(CNN)Every bride gets a little nervous on her wedding day. It’s a moment of intense anticipation, as friends and family gather to witness the beginning of a lifelong commitment. Thankfully, for most brides, it is a day of joy and beautiful memories.
https://i2.wp.com/rumahkitab.com/wp-content/uploads/2018/10/safe_image.php_.jpg?fit=540%2C281&ssl=1 281 540 rumahkitab http://rumahkitab.com/wp-content/uploads/2017/10/Yayasan-Rumah-Kita-Bersama_.png rumahkitab2018-10-10 10:28:332018-10-10 10:28:33How saying 'I do' can help millions of girls to say 'I don't'
But what if the bride is a 12-year-old girl? And instead of walking excitedly down the aisle, she is dragged into a secluded room to be married to a man she has never met?
We tend to think of a wedding as a happy, consensual occasion, but, according to UNICEF, for 12 million girls each year, marriage is rarely a matter of choice. Child marriages upend the lives of young women around the world, preventing them from attending school and severely limiting their future opportunities. Instead, child marriage puts them at great risk for early pregnancy and childbirth (and the associated health risks), as well as violence and poverty.
The costs of child marriage for these girls, and the world, are enormous. According to the World Bank and the International Center for Research on Women, failure to end child marriage by 2030 will cost developing countries hundreds of billions of dollars in loss of potential earnings by women and higher welfare costs. This is because child marriage is directly linked to higher fertility, poverty and poor health. Keeping girls in school, marrying later and having fewer children are key components of global poverty alleviation and development efforts.
Of course, in the United States, we think differently about what it costs to get married. Every year, Americans spend $100 billion to say “I do.” Weddings are a huge business — one that involves planners, designers, venues, travel companies, bakers and much more. It’s a jaw-dropping disparity, but perhaps one that can be leveraged to help us bridge the gap between child marriages and those entered into with support and ceremony.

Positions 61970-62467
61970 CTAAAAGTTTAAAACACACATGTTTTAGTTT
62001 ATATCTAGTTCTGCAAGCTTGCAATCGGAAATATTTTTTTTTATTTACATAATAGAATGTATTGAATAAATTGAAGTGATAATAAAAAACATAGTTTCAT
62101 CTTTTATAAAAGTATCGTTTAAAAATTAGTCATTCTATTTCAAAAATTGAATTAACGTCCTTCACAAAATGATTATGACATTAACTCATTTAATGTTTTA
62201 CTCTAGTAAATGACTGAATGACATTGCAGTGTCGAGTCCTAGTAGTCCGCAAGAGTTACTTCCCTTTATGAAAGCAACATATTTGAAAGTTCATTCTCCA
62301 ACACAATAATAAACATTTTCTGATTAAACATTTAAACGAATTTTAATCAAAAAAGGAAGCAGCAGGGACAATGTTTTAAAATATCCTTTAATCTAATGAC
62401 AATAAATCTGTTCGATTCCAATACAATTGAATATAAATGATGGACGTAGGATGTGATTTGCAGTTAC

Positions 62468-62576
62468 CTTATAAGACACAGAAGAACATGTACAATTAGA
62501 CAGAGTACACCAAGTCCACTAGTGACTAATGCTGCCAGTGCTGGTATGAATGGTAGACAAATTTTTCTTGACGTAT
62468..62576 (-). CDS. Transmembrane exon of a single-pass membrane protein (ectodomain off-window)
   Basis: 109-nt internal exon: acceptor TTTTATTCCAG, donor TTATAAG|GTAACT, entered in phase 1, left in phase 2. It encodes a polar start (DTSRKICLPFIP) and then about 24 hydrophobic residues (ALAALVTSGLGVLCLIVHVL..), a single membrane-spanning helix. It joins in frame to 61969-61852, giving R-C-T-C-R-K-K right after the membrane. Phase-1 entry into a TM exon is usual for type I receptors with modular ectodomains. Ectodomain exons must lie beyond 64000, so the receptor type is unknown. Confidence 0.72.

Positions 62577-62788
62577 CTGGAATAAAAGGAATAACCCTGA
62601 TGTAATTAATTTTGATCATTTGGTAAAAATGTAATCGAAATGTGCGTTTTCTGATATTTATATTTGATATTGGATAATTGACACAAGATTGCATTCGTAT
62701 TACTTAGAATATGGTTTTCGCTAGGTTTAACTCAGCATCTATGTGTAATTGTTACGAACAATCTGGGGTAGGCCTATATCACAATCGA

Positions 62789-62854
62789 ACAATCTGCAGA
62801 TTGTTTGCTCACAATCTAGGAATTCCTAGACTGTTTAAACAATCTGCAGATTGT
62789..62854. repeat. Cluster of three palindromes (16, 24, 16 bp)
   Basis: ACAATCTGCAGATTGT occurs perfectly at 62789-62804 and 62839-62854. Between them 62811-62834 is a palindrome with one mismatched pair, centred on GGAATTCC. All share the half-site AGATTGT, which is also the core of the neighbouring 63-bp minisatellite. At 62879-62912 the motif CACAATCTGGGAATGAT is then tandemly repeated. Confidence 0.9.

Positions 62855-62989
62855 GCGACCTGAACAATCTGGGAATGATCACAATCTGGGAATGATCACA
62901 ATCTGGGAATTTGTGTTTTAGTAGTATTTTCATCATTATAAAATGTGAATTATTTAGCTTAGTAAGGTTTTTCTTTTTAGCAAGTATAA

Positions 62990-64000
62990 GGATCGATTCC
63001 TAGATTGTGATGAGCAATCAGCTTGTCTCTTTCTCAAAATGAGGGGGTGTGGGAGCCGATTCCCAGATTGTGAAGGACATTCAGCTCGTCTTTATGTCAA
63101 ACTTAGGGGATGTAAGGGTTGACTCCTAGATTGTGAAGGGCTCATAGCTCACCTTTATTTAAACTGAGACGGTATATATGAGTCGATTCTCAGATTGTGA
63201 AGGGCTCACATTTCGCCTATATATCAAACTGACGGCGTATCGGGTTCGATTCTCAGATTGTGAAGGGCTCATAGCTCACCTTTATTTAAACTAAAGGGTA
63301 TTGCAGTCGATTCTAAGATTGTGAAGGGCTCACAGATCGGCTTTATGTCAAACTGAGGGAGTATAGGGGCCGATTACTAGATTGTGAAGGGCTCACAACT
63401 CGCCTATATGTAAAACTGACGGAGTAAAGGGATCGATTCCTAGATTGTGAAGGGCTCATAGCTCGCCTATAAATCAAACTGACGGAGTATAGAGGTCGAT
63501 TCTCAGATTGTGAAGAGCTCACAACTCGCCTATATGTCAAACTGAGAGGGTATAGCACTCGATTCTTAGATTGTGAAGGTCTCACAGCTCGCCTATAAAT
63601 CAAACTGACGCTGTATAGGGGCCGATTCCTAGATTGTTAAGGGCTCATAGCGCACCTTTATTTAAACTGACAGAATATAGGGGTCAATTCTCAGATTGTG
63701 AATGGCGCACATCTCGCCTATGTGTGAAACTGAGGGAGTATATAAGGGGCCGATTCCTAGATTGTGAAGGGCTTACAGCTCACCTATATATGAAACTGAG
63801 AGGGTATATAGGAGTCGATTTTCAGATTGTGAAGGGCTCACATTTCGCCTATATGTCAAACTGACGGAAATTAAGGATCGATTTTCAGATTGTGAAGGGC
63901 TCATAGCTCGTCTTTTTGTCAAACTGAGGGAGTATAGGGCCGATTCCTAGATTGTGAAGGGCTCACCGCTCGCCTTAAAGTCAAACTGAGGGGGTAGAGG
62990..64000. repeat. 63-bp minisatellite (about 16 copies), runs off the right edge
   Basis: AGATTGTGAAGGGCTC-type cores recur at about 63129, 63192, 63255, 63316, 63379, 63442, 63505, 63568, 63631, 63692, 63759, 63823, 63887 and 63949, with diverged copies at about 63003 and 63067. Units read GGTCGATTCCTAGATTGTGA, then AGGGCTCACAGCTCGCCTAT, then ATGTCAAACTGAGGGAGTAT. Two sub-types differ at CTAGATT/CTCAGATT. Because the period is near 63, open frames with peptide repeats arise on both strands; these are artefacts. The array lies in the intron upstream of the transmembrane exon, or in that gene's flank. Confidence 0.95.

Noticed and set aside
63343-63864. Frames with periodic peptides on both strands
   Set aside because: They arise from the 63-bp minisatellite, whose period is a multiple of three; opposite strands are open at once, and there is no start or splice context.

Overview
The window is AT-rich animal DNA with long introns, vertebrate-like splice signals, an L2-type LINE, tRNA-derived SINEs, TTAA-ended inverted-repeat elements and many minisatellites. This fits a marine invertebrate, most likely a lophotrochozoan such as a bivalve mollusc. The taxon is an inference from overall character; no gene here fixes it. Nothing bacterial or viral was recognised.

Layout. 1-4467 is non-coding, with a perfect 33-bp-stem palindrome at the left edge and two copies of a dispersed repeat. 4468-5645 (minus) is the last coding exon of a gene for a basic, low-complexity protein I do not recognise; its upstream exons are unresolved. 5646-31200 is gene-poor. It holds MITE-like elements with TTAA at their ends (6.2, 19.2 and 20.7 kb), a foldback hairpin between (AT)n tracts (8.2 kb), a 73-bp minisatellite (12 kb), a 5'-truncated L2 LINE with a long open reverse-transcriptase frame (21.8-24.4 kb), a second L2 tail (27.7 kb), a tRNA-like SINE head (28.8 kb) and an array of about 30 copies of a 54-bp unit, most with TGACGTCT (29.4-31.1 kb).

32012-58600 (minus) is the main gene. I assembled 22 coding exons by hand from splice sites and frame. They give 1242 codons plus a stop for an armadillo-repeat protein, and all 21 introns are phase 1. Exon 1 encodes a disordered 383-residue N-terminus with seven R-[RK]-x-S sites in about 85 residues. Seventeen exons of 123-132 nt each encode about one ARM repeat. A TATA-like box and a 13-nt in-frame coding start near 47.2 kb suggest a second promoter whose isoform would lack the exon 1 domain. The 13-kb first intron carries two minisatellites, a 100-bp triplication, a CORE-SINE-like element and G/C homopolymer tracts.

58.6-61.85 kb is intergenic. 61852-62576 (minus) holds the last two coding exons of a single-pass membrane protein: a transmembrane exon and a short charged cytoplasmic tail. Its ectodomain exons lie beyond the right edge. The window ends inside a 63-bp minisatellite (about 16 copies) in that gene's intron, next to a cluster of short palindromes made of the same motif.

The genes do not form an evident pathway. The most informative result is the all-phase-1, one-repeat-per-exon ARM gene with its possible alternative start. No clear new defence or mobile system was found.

Today, the wedding industry is coming together to give millions of girls the chance to say “I don’t.” In an incredible show of unity, sought-after brands like Crate and Barrel, The Knot, and Malia Mills are joining forces in an effort, called VOW, that enables couples and their loved ones to celebrate marriage in ways that also advance the empowerment of girls and their basic rights to health, education and equality.
When planning their wedding, couples who choose VOW products or list them on their registries will see part of the proceeds go toward ending child marriage. Guests can also donate directly to VOW, making it possible for weddings based on choice to help support girls for whom marriage is anything but.
Picture how a VOW centerpiece might put girls at the center of the conversation, by funding organizations that give them “a seat at the table.” Imagine how the gift of a couples’ retreat could help give girls the tools they need to realize their potential as young women.
That’s because all funds raised through VOW are directed to the Girls First Fund, which supports organizations working to end child marriage in Asia, Africa and Latin America by building women and girls’ collective power so they can make their own decision about when, whom and if to marry. These community-based organizations — including many led by women and girls who have escaped child marriages — use their unique expertise and insight to connect with girls, families, faith leaders and policymakers to provide vital services, help transform laws, policies and harmful social norms, and develop solutions.
Consider the traditional Malawi leaders I (van Oranje) have met, who work to convince men that child marriage keeps everyone in poverty, or the girls in Bangladesh who escaped violent marriages and today help teach parents about the benefits of educating their daughters. The Fund is grounded in the belief that girls have an essential role in designing and implementing the programs and policies that affect their lives.
Even a small fraction of the current spending on weddings would be transformative for people and organizations on the ground. By harnessing the positive power of consensual marriages, companies and couples can make an enormous difference in the lives of young women and girls around the world.
We know there is more work to be done. To extend the impact of this partnership, we’ll need more companies inside and outside the wedding industry, as well as more foundations and philanthropists, to participate.
And this kind of partnership has enormous potential — not just for addressing child marriage, but for disrupting global inequality. When companies, consumers, philanthropies, nonprofits and activists come together, we can unlock the vast resources necessary to confront our greatest global challenges.
Indeed, ending child marriage will not only eliminate a human rights violation — it will have significant ripple effects that improve gender equality, health, education, poverty alleviation and violence prevention everywhere.
Together, we can put an end to child marriage and ensure that every girl understands her rights, knows her worth and can be a force for freedom in her own life — and in the lives of everyone she knows. We can make sure the marriages we celebrate build a world where all girls are celebrated and all marriages are by choice.